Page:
These are not the sort of characters we admire for their morality, but that doesn’t stop us from developing an affection for them and even seeing shades of ourselves in their derailed lives. The script’s delicate use of wine as a metaphor for human beings, describing grapes in the way people might describe themselves, is breathtaking. This is the sort of film you’ll want to see again and again.
6) SPIDER-MAN II
One of the best superhero movies ever made (alongside 1978’s “Superman”, 1989’s “Batman” and 2003’s “X-2”), Spider-Man II easily eclipses its predecessor both artistically and philosophically.
Director Sam Raimi perfectly captures the angst of Peter Parker and his pot-holed passage to balancing great power with great responsibility. By focusing on the human rather than the superhuman, the audience relates to Parker’s struggles and identifies with him as a character of absolute believability—even while he crawls up walls and swings between the skyscrapers of downtown Manhattan.
Relentlessly fun, packed with razor-sharp humor, and shining with nearly IMAX nauseating first-rate special effects, “Spider-Man II” builds a meaningful story from its characters (even producing a villain that earns both our respect and sympathy) and shrouds it in symbolism that is overtly Christian in nature.
7) THE MOTERCYCLE DIARIES
While “The Passion of the Christ” may have been the year’s most literal and boldest portrayal of Christ in film, the one that made the biggest impact on me was a film about a historical figure many in the West have been taught to despise—Ernesto “Che” Guevara.
Focusing on Guevara’s young life before he became the revolutionary leader we know him as today, “The Motorcycle Diaries” is another “road trip” movie that depicts the adventures and mishaps of two best friends who set out to see South America from the back of a rickety motorbike. The trip opens the eyes of the young, middle-class medical student and sets the stage for him to abandon his life of privilege in order to help the poor and downtrodden. The reflection of Christ seen in Che’s love of those suffering in a leper colony and his willingness to reach out and touch them when no one else will is the high-point of a movie that is nothing short of a cinematic feast.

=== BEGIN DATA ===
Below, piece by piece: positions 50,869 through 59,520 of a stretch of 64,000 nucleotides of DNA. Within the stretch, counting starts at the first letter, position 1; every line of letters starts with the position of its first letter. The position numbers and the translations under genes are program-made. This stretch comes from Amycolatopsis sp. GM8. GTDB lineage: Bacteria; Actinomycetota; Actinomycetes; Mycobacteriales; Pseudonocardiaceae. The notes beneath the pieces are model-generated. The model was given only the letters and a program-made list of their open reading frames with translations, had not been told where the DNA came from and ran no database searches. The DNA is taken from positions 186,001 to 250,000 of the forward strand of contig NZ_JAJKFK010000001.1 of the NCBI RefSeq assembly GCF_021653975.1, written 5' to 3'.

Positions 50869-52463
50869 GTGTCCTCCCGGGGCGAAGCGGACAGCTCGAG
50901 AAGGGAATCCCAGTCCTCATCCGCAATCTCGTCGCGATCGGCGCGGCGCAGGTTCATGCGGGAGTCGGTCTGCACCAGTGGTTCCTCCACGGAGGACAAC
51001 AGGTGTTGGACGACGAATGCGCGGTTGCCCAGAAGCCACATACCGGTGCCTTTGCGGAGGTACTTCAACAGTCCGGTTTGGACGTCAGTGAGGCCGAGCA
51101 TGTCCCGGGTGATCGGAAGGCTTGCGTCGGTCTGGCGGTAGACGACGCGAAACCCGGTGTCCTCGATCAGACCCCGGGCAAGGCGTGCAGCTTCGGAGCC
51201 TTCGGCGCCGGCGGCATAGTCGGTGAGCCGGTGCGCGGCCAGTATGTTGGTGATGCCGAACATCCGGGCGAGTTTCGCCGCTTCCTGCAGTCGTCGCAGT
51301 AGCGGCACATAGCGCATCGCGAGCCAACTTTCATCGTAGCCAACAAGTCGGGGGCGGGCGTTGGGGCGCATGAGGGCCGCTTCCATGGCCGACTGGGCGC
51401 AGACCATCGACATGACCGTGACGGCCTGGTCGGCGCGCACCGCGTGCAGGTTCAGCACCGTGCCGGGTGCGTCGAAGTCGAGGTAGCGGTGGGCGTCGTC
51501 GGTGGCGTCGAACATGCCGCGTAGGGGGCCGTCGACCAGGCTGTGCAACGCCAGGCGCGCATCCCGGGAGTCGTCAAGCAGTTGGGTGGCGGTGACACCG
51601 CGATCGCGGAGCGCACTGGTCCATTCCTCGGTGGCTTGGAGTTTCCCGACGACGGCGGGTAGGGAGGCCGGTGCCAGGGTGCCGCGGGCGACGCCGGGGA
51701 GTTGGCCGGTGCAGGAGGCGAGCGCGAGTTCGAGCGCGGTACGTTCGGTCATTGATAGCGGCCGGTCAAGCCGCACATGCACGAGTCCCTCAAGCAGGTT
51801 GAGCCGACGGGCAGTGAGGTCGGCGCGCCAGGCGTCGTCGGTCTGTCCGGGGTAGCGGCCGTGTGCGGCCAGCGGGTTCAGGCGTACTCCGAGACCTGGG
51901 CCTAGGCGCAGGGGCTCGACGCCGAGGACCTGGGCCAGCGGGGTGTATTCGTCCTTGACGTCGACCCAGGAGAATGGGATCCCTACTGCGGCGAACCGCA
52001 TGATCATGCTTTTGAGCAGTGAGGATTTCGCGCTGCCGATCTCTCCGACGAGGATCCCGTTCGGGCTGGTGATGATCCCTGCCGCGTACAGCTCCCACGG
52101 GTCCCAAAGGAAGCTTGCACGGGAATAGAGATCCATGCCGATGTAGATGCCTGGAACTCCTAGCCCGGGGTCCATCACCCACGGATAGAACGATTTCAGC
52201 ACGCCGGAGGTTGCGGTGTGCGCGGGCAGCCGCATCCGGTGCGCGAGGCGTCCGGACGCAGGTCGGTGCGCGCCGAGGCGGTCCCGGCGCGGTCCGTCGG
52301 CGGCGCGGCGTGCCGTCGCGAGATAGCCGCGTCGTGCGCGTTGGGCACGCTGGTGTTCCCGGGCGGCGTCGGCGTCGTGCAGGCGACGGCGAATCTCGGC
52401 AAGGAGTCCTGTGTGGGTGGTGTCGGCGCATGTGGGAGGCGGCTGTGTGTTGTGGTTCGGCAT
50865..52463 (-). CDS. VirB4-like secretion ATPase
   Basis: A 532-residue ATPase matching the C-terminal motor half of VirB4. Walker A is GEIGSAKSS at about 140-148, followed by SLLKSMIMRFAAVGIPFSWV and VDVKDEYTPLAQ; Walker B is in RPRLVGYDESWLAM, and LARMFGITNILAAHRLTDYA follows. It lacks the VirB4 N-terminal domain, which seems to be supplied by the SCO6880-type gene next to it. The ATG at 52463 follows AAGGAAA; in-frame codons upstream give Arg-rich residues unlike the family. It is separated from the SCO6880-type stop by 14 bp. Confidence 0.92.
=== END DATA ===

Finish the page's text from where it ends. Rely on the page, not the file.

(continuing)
8) HOUSE OF FLYING DAGGERS/HERO
Wuxia Pian films as they are known in China, the sort of action films like “Crouching Tiger, Hidden Dragon” that skip bending the laws of physics in order to go straight to utterly shattering them, do not require that one suspends belief—they demand that we utterly surrender it. Reality is secondary to aesthetic. Truth is always subordinate to beauty. Only in abandoning oneself to the power of the visual poetry is a higher plane of reality accepted and embraced.
In “House of flying Daggers” and “Hero,” (both of which debuted ages ago but took years to make their way to American appetites) director Zhang Yimou delivers audaciously beautiful, improbable, exuberant martial arts feasts set in feudal China. What the films may lack philosophically, they more than make up for in the breath-catching beauty and grace of their aerial ballets.
9) THE AVIATOR
After the gorgeous but atrocious “Gangs of New York,” the great Martin Scorsese has made his best film since “Goodfellas.” This hugely enjoyable biopic rises to the top of the pack in a season awash with historical biographies. This is a fascinating character study about a man who succeeded in spite of failure, and failed despite his success. Howard Hughes was a man who walked the knife’s edge between equal doses of genius and madness, and everything and everybody he touched reflect this juxtaposition.
The film spans the billionaire's most prolific period from the mid 20s through the 40s, skipping his most meteoric decent into later-life insanity. A giant of a personality, Hughes breathes life into epic films, epic aircraft, and epic women. Unwaveringly mesmerizing and riveting, the film boasts some of the best performances of the year, especially the brilliant Leonardo DiCaprio as Hughes and Cate Blanchett as the irrepressible Katharine Hepburn.
I’m going to leave this one blank. Why? Aside from the nagging and persistent worry that I stupidly overlooked an obvious and earlier-designated candidate, there are many acclaimed films this year that I simply did not have the chance to yet see (“Kinsey,” “Vera Drake,” “Closer,” “Super Size Me,” “Before Sunset,” “The Life Aquatic With Steve Zissou,” “Dogville,” etc.) Perhaps one of them will one day soon be added here…
Honorable Mentions include: “Million Dollar Baby,” “Garden State,” “Fahrenheit 9/11,” “In Good Company,” “Hotel Rwanda,” “Saved,” “Kill Bill II,” “The Polar Express,” “Collateral,” “Sky Captain And The World Of Tomorrow,” “The Incredibles,” “Maria Full Of Grace,” “Harry Potter and the Prisoner Of Azkaban.”